The end of October brings an end to a boost in the amount of federal food assistance that's been helping to feed 316,000 Kansans for the past four years. The extra benefits were part of the stimulus bill Congress passed in 2009 to help people recover from the recession.
Barb LaClair, who studies hunger issues at the non-profit Kansas Health Institute, says caseloads suggest low-income Kansans still aren’t seeing a recovery. She says they’re going to have no choice but to rely even more on food banks and food pantries, which are already overextended.
The Kansas Department for Children and Families will stop using federal grants to help low-income residents sign up for the Supplemental Nutrition Assistance Program, or SNAP.
"We simply do not believe taxpayer dollars should be used to recruit people to be on welfare," said DCF spokeswoman Theresa Freed.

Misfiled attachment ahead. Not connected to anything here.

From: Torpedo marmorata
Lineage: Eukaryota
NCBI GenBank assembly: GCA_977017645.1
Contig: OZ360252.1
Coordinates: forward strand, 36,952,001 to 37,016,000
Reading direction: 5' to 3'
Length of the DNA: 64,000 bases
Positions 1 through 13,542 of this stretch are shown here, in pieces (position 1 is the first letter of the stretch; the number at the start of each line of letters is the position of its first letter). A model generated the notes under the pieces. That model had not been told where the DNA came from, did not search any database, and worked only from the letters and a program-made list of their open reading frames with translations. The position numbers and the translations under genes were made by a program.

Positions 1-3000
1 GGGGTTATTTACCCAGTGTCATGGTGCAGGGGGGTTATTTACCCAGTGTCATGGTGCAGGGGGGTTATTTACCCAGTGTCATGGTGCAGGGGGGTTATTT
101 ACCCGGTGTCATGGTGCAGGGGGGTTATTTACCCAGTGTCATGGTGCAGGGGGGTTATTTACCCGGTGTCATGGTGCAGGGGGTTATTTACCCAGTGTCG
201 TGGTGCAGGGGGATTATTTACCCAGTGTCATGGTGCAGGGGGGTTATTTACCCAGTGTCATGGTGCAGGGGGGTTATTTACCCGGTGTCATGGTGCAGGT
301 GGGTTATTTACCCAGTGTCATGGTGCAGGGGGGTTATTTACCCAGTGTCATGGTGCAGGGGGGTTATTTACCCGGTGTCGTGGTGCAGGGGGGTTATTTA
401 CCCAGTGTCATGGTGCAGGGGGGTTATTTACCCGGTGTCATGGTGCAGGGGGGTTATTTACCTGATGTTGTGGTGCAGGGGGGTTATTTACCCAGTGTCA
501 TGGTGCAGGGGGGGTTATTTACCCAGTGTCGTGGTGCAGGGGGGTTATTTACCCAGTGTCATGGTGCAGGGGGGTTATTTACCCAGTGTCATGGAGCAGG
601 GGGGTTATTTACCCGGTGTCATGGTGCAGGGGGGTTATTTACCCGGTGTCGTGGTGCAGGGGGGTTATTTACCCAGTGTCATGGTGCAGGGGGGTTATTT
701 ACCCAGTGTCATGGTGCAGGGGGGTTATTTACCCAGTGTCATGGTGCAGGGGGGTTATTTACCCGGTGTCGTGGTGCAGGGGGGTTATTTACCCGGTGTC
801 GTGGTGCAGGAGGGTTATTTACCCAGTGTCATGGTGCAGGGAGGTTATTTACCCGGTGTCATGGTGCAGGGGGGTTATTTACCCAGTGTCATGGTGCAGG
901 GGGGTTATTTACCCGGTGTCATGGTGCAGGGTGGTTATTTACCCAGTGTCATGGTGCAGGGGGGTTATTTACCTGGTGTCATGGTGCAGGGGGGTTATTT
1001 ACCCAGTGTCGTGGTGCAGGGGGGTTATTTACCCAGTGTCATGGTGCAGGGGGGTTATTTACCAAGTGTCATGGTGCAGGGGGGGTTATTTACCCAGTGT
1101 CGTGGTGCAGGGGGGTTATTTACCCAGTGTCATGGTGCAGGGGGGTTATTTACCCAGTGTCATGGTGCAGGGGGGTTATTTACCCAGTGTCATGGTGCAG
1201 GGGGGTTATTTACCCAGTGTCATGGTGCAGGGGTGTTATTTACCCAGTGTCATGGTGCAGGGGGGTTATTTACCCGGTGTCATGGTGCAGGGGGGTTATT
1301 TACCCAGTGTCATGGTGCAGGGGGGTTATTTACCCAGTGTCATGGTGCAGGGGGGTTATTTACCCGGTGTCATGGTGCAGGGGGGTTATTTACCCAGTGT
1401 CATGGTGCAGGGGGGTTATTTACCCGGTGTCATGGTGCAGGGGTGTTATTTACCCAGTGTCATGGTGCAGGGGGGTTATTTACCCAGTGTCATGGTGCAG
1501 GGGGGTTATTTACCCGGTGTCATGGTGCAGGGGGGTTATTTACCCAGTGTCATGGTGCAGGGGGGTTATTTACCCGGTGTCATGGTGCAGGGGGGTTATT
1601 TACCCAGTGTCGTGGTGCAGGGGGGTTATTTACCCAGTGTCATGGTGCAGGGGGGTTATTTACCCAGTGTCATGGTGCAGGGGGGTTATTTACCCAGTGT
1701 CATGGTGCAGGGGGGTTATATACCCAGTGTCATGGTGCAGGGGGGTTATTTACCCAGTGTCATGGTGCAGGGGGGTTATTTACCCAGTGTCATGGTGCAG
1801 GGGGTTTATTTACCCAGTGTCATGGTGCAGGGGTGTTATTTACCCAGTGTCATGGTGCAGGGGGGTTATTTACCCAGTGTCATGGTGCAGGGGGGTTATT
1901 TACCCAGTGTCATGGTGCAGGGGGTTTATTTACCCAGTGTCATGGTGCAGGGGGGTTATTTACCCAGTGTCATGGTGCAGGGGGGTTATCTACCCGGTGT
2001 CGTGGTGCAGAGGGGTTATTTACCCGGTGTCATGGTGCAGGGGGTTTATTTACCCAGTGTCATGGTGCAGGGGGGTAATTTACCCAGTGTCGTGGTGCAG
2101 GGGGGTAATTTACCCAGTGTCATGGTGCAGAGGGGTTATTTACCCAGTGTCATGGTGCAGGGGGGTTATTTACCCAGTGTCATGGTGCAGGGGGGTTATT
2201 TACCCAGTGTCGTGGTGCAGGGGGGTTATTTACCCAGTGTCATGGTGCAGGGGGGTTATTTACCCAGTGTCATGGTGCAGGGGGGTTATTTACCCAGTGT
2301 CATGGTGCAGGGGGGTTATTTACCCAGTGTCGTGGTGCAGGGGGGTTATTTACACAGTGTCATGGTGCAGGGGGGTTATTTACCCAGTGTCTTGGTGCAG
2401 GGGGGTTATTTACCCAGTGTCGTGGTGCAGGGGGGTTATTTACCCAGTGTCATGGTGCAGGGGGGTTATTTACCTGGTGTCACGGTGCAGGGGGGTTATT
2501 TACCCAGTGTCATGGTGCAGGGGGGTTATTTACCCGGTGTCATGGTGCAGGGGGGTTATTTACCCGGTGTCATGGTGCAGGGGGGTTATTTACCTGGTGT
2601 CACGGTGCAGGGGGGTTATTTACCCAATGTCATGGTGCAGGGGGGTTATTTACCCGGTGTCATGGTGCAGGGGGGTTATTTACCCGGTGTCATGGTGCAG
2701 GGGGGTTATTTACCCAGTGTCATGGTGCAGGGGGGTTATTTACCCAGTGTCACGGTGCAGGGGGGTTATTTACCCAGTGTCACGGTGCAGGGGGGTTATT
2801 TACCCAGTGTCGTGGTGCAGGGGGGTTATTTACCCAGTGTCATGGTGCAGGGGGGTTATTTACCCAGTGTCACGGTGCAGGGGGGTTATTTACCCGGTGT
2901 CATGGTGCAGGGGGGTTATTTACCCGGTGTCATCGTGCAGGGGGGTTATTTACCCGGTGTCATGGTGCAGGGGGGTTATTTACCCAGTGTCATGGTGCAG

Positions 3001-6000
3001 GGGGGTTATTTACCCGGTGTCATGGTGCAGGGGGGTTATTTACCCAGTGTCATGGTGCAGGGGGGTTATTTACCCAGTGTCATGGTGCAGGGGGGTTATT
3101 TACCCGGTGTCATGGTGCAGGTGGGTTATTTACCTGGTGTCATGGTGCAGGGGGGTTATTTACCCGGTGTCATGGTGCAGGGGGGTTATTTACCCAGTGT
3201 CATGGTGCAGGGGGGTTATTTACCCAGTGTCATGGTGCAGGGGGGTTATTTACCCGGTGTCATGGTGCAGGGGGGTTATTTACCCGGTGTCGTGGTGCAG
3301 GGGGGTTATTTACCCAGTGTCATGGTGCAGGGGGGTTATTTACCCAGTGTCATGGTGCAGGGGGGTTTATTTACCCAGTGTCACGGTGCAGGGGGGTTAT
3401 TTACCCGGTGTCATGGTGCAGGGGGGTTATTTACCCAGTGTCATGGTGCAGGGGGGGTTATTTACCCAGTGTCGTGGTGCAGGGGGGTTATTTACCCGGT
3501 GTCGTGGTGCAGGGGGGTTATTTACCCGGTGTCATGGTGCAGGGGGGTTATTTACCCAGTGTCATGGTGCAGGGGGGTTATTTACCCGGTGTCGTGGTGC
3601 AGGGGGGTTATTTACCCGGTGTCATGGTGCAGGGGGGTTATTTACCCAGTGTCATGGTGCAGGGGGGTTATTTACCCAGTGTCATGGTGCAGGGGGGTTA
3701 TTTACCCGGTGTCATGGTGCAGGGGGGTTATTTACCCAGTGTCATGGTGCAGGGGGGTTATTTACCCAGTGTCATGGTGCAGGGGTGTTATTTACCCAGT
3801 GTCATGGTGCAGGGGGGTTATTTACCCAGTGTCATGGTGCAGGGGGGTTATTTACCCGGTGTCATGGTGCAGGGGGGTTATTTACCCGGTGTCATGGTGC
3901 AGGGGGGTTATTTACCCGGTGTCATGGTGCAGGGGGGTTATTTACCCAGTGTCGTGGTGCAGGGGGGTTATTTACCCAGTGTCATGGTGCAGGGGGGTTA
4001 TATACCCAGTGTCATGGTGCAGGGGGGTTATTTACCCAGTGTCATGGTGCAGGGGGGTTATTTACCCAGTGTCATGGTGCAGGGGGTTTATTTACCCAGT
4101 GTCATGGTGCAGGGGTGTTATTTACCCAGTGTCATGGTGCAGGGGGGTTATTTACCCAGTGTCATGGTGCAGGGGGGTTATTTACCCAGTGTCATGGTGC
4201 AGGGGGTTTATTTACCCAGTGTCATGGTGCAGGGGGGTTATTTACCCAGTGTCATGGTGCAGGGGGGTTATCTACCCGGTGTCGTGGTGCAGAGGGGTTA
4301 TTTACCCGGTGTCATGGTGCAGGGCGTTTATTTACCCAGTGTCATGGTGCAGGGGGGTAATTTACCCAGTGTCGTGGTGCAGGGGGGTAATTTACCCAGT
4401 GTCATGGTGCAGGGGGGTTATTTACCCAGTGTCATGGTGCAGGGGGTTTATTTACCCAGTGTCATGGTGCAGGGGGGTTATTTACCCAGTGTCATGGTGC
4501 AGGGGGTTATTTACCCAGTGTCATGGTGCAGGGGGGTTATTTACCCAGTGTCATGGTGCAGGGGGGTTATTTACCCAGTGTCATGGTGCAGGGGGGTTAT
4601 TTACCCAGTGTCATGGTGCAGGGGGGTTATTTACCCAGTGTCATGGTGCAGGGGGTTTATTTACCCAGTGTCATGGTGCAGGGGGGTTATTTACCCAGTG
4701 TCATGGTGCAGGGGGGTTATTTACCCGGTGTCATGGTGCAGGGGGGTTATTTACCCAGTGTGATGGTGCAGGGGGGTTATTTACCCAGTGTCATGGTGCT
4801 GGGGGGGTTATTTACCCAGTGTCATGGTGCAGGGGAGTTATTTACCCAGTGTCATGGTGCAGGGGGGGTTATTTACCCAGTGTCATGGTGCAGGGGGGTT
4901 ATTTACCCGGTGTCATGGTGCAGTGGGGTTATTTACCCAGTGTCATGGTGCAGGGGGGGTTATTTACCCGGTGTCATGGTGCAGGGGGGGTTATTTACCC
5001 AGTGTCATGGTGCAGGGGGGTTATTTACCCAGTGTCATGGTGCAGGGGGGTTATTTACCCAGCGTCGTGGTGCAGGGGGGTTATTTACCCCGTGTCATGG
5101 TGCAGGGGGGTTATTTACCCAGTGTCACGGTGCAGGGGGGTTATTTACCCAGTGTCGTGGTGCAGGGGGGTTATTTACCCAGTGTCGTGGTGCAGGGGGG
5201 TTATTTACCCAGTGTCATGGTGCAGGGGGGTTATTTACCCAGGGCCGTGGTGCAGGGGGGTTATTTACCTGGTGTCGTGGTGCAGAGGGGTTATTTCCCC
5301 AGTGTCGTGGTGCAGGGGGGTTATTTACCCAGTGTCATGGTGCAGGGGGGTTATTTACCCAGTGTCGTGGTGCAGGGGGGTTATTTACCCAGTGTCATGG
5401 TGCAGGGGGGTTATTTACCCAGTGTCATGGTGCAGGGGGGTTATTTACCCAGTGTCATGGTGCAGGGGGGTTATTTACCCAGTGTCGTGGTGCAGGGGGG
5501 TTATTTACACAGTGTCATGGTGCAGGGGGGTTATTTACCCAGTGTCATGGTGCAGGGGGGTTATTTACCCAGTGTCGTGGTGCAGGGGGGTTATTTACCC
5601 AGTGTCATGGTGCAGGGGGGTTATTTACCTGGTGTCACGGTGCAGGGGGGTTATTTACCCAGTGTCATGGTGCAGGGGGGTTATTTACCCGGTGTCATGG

The federal program had awarded grants to five groups across Kansas, to help low-income residents apply for SNAP funds. The state notified the groups of the change on September 30, one day before the grants were to be renewed.
A federal waiver that allowed about 20,000 unemployed Kansas residents to receive food assistance will be allowed to expire at the end of the month.
The Kansas Department for Children and Families says able-bodied adults with no dependents would need to work for at least 20 hours per week to qualify for the Supplemental Nutrition Assistance Program, commonly known as SNAP or food stamps.
Kansas Sen. Pat Roberts has introduced a bill to reform the Supplemental Nutrition Assistance Program, formerly known as food stamps.
Sen. Roberts says the bill would save $36 billion over ten years by eliminating waste, and closing loopholes in the program.
“There were literally billions of dollars in savings that we could find without ever touching the food on the table, or in the kitchen cupboard, for the millions of Americans who rely on this program to help feed their families," he says.
Despite record levels of participation, Kansas remains below the national average in residents enrolled in the Supplemental Nutrition Assistance Program (SNAP) or food stamps.
A new fact sheet released by the Center on Budget and Policy Priorities says 315,000 Kansans were enrolled in the program in September 2012. That is 11 percent of the state population, or 1 in 9 people.